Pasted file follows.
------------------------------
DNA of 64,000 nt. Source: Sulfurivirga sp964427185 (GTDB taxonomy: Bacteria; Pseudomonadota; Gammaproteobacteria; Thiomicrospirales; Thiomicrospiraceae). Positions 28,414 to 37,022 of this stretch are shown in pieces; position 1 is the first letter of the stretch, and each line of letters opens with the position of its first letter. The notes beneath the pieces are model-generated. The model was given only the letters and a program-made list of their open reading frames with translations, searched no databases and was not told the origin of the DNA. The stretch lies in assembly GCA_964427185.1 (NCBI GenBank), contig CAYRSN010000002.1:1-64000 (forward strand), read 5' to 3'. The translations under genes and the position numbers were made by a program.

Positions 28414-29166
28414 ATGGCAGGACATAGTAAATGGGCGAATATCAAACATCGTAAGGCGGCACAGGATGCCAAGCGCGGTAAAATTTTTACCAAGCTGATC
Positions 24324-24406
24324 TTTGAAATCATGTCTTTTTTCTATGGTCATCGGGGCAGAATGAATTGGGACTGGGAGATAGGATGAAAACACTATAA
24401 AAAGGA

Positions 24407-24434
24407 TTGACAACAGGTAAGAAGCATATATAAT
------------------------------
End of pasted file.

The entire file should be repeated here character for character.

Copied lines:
DNA of 64,000 nt. Source: Sulfurivirga sp964427185 (GTDB taxonomy: Bacteria; Pseudomonadota; Gammaproteobacteria; Thiomicrospirales; Thiomicrospiraceae). Positions 28,414 to 37,022 of this stretch are shown in pieces; position 1 is the first letter of the stretch, and each line of letters opens with the position of its first letter. The notes beneath the pieces are model-generated. The model was given only the letters and a program-made list of their open reading frames with translations, searched no databases and was not told the origin of the DNA. The stretch lies in assembly GCA_964427185.1 (NCBI GenBank), contig CAYRSN010000002.1:1-64000 (forward strand), read 5' to 3'. The translations under genes and the position numbers were made by a program.

Positions 28414-29166
28414 ATGGCAGGACATAGTAAATGGGCGAATATCAAACATCGTAAGGCGGCACAGGATGCCAAGCGCGGTAAAATTTTTACCAAGCTGATC
Positions 24324-24406
24324 TTTGAAATCATGTCTTTTTTCTATGGTCATCGGGGCAGAATGAATTGGGACTGGGAGATAGGATGAAAACACTATAA
24401 AAAGGA

Positions 24407-24434
24407 TTGACAACAGGTAAGAAGCATATATAAT